Are you interested in becoming a registered nurse but need clarification on the steps required? Going to nursing school can be overwhelming and confusing if you need to know what path is right for you. Many people ask if they need to become an LPN before an RN.
As a future nurse or current nursing student, understanding your options regarding nursing education will help set you up for success in finding the right program and ultimately achieving your career goals.
In this blog post, we’ll explore the differences between being an LPN (licensed practical/vocational nurse) versus an RN (registered nurse) and how these two types of nurses make unique contributions within healthcare environments.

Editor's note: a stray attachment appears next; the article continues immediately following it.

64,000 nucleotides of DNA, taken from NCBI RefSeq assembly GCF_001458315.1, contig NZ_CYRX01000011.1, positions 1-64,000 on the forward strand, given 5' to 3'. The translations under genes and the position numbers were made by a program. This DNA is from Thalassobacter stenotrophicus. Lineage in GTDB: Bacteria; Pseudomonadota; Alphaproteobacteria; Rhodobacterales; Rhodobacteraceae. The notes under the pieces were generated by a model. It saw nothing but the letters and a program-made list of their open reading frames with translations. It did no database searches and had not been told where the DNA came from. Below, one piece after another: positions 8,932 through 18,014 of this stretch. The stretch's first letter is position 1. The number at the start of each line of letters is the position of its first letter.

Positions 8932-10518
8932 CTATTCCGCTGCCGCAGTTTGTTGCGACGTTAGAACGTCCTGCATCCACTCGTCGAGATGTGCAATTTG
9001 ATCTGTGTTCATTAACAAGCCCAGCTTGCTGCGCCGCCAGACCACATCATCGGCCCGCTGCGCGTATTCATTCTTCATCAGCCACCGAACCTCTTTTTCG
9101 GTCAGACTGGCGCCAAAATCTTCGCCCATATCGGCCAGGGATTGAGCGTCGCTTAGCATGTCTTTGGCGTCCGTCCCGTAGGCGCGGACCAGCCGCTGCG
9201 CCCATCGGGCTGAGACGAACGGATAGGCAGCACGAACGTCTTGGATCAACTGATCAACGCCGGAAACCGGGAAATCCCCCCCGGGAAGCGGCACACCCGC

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Do You Have to be an LPN/LVN Before RN
Becoming an RN is one of the most rewarding and fulfilling careers. But did you know it’s possible to become an RN without first becoming an LPN? That’s right; there are several paths to becoming RN.
By selecting the correct route, you can save time and money while still getting all the benefits of being a registered nurse. You’ll get access to higher-paying jobs, job security, benefits packages, and career advancement opportunities.
Please explore our website now to learn how to become an RN without being an LPN first.
Some Other Paths To Become Registered Nurse RN:
- Accelerated Nursing Programs Paths
- BSN: Bachelor of Science in Paths
- ADN: Associate Degree in Paths
1. Accelerated Nursing Programs Paths